Also, the screenplay adaptation was done by veteran stage and screen actor Ruben Santiago-Hudson, who appeared under Wolfe’s direction in Jelly’s Last Jam on Broadway, and won a Tony for his role in Wilson’s Seven Guitars in 1996. Santiago-Hudson’s writing credits are limited to his own play, Lackawanna Blues, which he also adapted for the screen in 2006. The point is both the director and screenwriter for this movie are coming from background in the “legitimate theater.” Is the film more stagey than screeny?

She Said: I don’t know about it being the problem with stage-to-screen adaptations. I loved Carnage, which was based on the Yasmina Reza play. I thought Ma Rainey was filmed really beautifully; the sets were lush and enveloping, so it wasn’t that I felt I was watching a play that was filmed. I think the way Wilson has characters talk to each other in lengthier speeches isn’t personally super enjoyable to me, but beyond my own idiosyncrasies, I found nothing to fault in this film. Personally, I think I’d enjoy the cycle of plays more if I could view them in chronological order. And that’s another idiosyncrasy of being She Said.

He Said: Well, of course they weren’t written in chronological order, and each does stand by itself, but I see your point. Anyway, overall, I was strongly moved by his film, especially because of the power of the performances, and in that light I want to mention one more performance—that of venerable character actor Glynn Thurman as Toledo, the band’s oldest member. Recently seen as Doctor Senator in the 2020 iteration of TV’s Fargo, Thurman plays a similar role here as the voice of wisdom, experience, and gentle stoicism, a kind of foil or mocking counterpart to Boseman’s adrenalin-charged aggressiveness. The sudden and shocking climax of the film involving him and Boseman is foreshadowed but still manages to be stunning. In the end, I’m giving this film four Hitchcocks.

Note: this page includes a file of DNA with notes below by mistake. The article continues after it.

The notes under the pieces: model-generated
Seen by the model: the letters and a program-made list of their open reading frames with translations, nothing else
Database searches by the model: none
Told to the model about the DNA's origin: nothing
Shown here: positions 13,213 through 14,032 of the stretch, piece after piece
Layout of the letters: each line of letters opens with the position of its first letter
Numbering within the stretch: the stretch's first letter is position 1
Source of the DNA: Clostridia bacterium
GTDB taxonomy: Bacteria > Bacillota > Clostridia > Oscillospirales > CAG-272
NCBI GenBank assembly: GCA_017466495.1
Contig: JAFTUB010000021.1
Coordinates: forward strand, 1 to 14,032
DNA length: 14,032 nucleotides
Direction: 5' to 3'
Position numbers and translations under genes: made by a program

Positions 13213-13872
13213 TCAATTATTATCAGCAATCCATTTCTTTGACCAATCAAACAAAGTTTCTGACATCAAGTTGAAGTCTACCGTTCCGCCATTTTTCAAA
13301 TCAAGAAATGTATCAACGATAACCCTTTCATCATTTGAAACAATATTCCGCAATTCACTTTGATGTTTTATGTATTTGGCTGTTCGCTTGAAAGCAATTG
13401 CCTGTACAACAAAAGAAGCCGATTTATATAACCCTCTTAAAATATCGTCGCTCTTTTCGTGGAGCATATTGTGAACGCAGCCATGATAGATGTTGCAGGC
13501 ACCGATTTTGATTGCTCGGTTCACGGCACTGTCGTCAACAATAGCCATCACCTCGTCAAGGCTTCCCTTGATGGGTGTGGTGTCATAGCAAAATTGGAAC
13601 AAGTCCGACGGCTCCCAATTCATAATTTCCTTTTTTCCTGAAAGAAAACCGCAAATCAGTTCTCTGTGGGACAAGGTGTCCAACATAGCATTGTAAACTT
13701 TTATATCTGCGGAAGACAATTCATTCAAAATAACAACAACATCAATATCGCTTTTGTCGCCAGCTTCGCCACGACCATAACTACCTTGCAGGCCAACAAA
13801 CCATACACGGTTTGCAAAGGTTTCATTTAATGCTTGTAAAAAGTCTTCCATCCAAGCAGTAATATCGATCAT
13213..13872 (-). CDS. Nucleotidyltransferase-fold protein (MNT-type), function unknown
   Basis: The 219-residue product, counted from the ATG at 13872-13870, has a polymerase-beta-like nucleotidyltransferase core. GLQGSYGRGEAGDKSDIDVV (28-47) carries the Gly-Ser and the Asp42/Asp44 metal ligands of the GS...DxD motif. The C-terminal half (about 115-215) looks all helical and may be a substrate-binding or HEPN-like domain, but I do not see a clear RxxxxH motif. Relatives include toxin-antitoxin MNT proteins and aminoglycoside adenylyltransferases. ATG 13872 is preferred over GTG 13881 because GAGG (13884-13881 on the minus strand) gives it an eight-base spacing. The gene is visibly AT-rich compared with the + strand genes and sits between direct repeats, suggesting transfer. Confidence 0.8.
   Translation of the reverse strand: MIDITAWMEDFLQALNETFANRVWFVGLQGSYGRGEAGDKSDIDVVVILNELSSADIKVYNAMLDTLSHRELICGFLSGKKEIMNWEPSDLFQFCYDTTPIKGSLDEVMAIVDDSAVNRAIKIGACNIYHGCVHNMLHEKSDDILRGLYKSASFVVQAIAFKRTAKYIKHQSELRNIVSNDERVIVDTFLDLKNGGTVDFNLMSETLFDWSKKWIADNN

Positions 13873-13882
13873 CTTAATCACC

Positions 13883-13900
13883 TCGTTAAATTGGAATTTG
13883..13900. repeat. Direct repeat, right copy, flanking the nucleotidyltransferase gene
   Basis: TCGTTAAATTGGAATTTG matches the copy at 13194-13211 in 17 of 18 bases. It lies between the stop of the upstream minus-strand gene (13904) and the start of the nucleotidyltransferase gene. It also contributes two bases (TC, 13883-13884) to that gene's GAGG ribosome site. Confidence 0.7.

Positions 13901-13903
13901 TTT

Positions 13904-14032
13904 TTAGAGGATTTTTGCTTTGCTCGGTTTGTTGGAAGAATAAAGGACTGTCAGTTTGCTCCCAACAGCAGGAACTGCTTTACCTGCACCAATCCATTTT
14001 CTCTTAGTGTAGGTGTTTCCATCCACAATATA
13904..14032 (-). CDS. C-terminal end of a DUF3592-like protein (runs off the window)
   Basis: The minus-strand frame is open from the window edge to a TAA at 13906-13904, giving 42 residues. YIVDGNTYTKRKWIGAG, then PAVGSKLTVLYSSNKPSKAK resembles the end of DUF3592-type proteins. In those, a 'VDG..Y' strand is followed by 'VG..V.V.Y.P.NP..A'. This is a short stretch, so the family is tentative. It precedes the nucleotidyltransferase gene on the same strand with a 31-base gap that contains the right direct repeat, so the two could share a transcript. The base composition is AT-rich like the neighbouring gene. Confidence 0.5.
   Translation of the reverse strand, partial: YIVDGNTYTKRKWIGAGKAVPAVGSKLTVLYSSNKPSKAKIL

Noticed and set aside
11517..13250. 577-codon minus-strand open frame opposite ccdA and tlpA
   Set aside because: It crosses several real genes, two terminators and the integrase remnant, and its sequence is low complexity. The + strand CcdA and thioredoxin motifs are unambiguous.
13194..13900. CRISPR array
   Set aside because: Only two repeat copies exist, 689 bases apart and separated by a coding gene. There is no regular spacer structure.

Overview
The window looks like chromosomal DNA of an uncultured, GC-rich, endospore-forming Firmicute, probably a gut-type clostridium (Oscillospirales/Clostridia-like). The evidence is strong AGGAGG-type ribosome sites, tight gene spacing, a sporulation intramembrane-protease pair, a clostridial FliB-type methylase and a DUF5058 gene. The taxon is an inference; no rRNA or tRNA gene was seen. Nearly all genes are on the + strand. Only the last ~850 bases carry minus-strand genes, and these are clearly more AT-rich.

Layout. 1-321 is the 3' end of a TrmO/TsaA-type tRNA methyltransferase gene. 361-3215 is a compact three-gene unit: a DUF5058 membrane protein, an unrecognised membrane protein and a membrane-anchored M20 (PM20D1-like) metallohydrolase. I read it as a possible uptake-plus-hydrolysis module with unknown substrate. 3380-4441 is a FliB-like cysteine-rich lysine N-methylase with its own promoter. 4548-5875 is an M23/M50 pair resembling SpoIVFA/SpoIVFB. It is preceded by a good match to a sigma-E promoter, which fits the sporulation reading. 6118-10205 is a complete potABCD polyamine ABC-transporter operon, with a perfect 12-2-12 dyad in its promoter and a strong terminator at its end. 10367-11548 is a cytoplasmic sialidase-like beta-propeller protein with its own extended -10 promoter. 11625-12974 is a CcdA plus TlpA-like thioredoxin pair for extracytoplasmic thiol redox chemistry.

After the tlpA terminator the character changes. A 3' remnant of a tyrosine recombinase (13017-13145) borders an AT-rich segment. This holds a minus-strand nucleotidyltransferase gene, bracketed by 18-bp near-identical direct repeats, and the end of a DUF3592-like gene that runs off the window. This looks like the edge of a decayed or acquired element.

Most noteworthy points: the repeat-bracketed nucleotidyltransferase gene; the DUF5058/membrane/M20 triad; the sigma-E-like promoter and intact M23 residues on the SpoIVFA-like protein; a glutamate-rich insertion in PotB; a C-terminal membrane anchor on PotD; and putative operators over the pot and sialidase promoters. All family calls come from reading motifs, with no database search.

She Said: I won’t fight you on this. The movie is an excellent adaptation, I am sure, and it is very, very good at what it’s good for.

This Week’s We Watched It and You Should Too
She Said: Unforgotten (series)

Hot Take: I am gobbling up this British crime drama that I’m streaming on Prime via an add-on for British shows. The first season aired in 2015 on ITV and the series stars Nicola Walker and Sanjeev Bhaskar as London detectives solving cold cases when the bodies are suddenly found. The emotional pain is almost unbearable as the lives of the people involved in one way or another is explored as the police close in on the killer decades later. But it’s lovely to see police force in which the boss praises her staff and shows compassion for those around her. 


To the Great Deep, the sixth and final novel in my Merlin Mysteries series, is now available from the publisher, Encircle Publishing,  at

You can also order from Amazon (a Kindle edition is available) at

Here’s what the book is about:
When Sir Agravain leads a dozen knights to arrest Lancelot in the queen’s chamber, he kills them all in his own defense-all except the villainous Mordred, who pushes the king to make war on the escaped Lancelot, and to burn the queen for treason. On the morning of the queen’s execution, Lancelot leads an army of his supporters to scatter King Arthur’s knights and rescue Guinevere from the flames, leaving several of Arthur’s knights dead in their wake, including Sir Gawain’s favorite brother Gareth. Gawain, chief of what is left of the Round Table knights, insists that the king besiege Lancelot and Guinevere at the castle of Joyous Gard, goading Lancelot to come and fight him in single combat.
However, Merlin, examining the bodies on the battlefield, realizes that Gareth and three other knights were killed not by Lancelot’s mounted army but by someone on the ground who attacked them from behind during the melee. Once again it is up to Merlin and Gildas to find the real killer of Sir Gareth before Arthur’s reign is brought down completely by the warring knights, and by the machinations of Mordred, who has been left behind to rule in the king’s stead.